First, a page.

For millions of Americans, August is a month for relaxing and basking in the summer sunlight.
Those are the people without children.
The households with students are likely to be scurrying around under the bright florescent lights of big-box stores, searching for back-to-school bargains on clothes, shoes, notebooks, backpacks, computers and dorm furniture.
And many shoppers are timing their purchases to take advantage of sales-tax holidays for school-related items, hoping to keep a bit more in their wallets.
"They love it," National Retail Federation spokesman Craig Shearman said of the tax breaks. "There's a psychological impact that goes far beyond the amount of money involved."
The National Retail Federation predicts families with K-12 students will spend an average of $670 on classroom supplies and school-age apparel this season. That's about 5 percent more than in 2013's July-through-September retail season.
But forecasting is a tricky business because the U.S. economy remains so uneven, giving off conflicting signals. These are some reasons why sales may turn out to be stronger than expected:
-- Hiring is heading up, so more parents are getting paychecks. The Labor Department's latest data show job openings rose in June to the highest level in more than 13 years.
-- Gasoline prices have been easing. An average gallon costs around $3.46 now, compared with $3.60 a month ago. Every penny saved at the pump can help pay for notebooks and crayons.
-- Consumers are feeling fairly good. Only 1 out of 5 parents of school-age children says the economy is worse than last year, according to a poll conducted by Google Consumer Surveys.
-- Merchants are offering very deep discounts on certain items, which should help motivate shoppers to get out of the house and spend. Those "door-buster" type sales include everything from $4 T-shirts at Old Navy to $99 dorm-friendly futons at Wal-Mart.
But many analysts see reasons for lowered expectations, including these:
— Consumer confidence is fairly good for now, but may start to erode because of bad news coming from the Middle East, Africa and Russia. "Caution is the word because the market is very unsettled right now," says Ron Friedman, a retail consultant with Marcum Group. "Folks are nervous about everything."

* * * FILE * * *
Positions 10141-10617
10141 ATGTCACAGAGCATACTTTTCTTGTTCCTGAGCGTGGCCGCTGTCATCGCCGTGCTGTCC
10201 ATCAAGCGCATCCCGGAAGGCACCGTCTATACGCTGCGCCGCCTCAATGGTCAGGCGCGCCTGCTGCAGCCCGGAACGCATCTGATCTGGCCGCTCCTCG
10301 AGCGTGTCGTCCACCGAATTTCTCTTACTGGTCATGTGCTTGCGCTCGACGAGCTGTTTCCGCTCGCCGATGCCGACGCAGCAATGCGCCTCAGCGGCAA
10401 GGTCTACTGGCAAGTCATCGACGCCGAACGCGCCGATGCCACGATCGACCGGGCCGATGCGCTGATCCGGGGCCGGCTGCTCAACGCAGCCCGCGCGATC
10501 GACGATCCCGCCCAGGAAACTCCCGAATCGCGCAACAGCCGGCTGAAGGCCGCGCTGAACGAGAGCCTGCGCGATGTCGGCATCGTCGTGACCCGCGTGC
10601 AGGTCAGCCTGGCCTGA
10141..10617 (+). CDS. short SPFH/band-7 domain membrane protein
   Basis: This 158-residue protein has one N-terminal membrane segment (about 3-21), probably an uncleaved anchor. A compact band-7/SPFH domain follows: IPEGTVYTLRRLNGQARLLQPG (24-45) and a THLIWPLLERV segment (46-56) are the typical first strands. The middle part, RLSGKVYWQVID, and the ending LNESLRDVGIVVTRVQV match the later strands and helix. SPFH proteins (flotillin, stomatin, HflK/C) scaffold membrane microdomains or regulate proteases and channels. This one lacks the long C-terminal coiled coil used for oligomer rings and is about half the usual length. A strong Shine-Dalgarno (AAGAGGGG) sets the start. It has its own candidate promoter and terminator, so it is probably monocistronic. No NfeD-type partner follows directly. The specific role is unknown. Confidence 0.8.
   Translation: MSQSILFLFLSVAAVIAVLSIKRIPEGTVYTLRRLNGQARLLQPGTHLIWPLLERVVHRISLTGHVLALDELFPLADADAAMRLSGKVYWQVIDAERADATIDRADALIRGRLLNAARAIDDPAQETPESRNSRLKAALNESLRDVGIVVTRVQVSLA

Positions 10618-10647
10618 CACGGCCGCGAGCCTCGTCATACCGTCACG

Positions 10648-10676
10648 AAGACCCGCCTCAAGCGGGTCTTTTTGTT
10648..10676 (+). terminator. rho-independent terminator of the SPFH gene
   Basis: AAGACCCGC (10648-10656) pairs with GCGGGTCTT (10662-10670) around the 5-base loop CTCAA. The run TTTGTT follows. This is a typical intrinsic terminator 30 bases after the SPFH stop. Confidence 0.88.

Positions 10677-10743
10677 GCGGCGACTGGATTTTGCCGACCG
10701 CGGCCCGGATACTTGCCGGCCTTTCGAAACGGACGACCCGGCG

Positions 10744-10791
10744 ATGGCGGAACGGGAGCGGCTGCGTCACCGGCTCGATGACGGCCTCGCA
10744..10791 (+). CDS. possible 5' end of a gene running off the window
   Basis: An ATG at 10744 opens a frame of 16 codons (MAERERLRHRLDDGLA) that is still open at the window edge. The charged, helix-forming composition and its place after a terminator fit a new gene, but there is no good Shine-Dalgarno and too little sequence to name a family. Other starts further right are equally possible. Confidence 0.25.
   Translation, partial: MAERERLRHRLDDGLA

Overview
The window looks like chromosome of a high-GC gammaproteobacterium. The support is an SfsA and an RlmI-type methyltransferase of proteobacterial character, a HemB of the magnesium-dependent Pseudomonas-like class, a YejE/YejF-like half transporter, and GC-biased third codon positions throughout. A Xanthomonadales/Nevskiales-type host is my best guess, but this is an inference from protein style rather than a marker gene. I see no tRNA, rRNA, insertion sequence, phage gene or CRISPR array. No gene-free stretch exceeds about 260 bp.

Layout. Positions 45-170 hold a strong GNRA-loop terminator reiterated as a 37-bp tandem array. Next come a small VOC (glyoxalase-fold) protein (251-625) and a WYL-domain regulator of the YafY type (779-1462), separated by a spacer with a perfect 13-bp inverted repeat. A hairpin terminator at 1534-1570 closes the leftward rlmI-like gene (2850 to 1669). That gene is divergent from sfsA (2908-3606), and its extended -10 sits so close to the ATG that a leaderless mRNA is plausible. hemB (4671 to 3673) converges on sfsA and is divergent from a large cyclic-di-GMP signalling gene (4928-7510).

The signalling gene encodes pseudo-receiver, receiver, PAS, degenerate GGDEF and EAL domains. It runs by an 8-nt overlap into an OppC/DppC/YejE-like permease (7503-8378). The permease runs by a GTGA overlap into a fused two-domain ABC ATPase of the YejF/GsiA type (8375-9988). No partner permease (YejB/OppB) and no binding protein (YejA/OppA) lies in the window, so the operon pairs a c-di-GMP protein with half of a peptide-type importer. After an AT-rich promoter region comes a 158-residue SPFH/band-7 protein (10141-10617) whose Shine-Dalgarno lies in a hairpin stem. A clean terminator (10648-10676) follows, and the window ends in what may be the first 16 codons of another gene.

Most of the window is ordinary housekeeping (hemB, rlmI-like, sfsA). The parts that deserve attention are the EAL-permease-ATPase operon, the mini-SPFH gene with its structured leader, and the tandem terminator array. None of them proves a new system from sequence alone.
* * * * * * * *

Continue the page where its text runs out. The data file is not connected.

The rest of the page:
— Wages are still getting squeezed. Hourly earnings are up just 2 percent this year, a little below the annual inflation rate, which means buying power has shriveled a bit. The retail trade group says the pay squeeze has more than one-third of back-to-school shoppers looking for store or generic brands. "We know Americans are still grappling with their purchase decisions every day," NRF chief executive Matthew Shay said in a statement.
Given that many shoppers still face stiff economic headwinds, retailers in 17 states push their lawmakers to continue offering sales tax holidays. Typically, the tax breaks cover a broad array of school-related items, from shoes to crayons, and last from a weekend to a full week. Retailers say they are popular with shoppers who appreciate the tax relief.
But in the past couple of years, a few states have dropped the holidays to help keep state coffers full. For example, North Carolina ended its back-to-school tax break this year as part of an overall tax reform program.
Republican state Rep. John Szoka, one of the bill's sponsors, said taxpayers were, in effect, subsidizing retailers' advertising. He says retailers in his hometown of Fayetteville are offering big discounts to attract shoppers, so they don't need help from the state.
"Sales-tax incentive on top of a sale like that isn't going to spur someone to go and buy something," Szoka said.
The Tax Foundation, a nonpartisan research group, says the tax holidays don't make a difference for total sales, but only shift which weekend customers might shop. "Consumers are buying what they would have bought anyway, but just doing it at a different time," said Liz Malm, an economist with the foundation.
STEVE INSKEEP, HOST: